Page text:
A World of Hanukkah Traditions
Happy Hanukkah (or Chanukah) to our Jewish friends across the globe! No matter how you spell it (according to the Oxford English Dictionary, there are 24 different ways!), the star of this eight-day holiday is the nightly menorah lighting. But depending on where you’re celebrating around the world, the traditions look—and taste—a little different.
Hanukkah began in Israel, after a small group of Jews defeated one of the mightiest armies of the time to win their country back. When they lit the menorah at the reclaimed temple, they thought they only had enough oil to keep the menorah burning for one day, yet it miraculously stayed aglow for eight.
Today across Israel, Jews proudly display and light their menorahs every night of Hanukkah. Sufagniyot, or jelly donuts, are one of the country’s favorite treats at this time of the year because they’re fried in oil as a reminder of the origin of the holiday.
Jews from Eastern Europe are credited with another Hanukkah food fried in oil: latkes, or potato pancakes. When Eastern European Jews immigrated to North America, they brought the delicious tradition with them. Latkes are usually eaten with a dollop of applesauce or sour cream.
In Colombia, Jewish immigrants took the tradition of fried potato latkes and incorporated a favorite local fruit: plantains. Now, Jews in Colombia enjoy Hanukkah patacones, slices of plantain fried in oil.
In Algeria, Libya, Tunisia, and Morocco, the seventh day of Hanukkah honors the heroines of the story, Hannah and Judith, who helped defeat the army. In those countries as well as Yemen, the seventh day of Hanukkah kicks off Chag Ha’Banot, or Festival of the Daughters. At these festivities in Morocco, you’ll find an orange-flavored spin on the traditional Hanukkah jelly donut.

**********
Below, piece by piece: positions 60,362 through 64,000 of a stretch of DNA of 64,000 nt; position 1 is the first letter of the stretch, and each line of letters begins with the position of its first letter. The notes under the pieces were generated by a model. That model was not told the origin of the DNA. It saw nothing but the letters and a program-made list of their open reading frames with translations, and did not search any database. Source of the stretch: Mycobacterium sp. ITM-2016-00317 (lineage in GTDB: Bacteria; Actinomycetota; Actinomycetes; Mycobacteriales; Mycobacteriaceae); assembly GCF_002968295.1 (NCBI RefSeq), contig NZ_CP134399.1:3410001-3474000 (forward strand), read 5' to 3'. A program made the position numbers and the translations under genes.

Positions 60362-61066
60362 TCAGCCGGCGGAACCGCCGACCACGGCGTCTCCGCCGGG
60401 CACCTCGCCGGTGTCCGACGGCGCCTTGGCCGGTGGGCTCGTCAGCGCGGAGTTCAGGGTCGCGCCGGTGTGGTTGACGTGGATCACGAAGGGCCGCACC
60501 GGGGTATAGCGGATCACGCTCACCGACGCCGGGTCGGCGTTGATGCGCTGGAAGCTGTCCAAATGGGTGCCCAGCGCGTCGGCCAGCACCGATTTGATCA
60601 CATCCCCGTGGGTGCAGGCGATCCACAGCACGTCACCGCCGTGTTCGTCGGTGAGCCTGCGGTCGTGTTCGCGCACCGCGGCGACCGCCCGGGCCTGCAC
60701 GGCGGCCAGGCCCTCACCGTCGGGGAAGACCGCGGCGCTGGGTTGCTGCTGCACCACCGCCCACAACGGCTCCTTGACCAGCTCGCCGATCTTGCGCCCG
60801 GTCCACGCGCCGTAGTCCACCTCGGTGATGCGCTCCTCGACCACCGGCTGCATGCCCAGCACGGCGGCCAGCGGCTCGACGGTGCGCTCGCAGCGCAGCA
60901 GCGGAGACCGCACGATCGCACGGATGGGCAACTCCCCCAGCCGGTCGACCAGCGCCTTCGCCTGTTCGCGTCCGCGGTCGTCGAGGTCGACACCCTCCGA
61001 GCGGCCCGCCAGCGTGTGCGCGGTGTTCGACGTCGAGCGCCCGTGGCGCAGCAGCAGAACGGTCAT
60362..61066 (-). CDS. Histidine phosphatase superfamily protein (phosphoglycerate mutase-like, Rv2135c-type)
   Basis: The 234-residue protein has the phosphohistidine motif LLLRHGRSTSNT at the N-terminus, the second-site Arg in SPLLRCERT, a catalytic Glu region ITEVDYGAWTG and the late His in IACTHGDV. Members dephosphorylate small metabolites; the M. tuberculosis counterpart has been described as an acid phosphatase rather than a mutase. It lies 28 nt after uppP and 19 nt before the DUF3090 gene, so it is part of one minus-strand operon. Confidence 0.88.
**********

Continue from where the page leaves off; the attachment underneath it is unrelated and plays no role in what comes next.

Games are also a part of Hanukkah, and dreidel is one of the most popular. Players take turns spinning a four-sided dreidel top with the Hebrew letters: nun, gimmel, hey, or shin. (The letters stand for “a great miracle happened there.”) When the dreidel stops, whatever letter is faceup determines what the player takes from or adds to a “pot” of tokens (which can include coins and small treats).
These soft and yummy dreidels are for eating, not spinning, but are fun to make together just the same!
Frosting or chocolate hazelnut spread
Chocolate candy kisses
Decorative gel or icing, preferably blue
* Note: You may choose to use kosher marshmallows, which are available in many grocery stores.
Step one: Push a pretzel into the flat side of each marshmallow, so that about ⅔ of the pretzel is still visible.
Step two: Put a small amount of gel icing or frosting or hazelnut spread on the bottom of a chocolate kiss and stick it to the unpunctured end of your marshmallow.
Step three: Use the decorative gel or icing to write one of the four Hebrew dreidel letters on each marshmallow:
ש ה ג נ
Let the gel or icing dry (it may take a few hours), then enjoy! Store the remaining marshmallow dreidels in a loosely covered container.
Share your favorite (or new!) Hanukkah traditions with us on Facebook, Instagram, and Twitter with #littlepassports.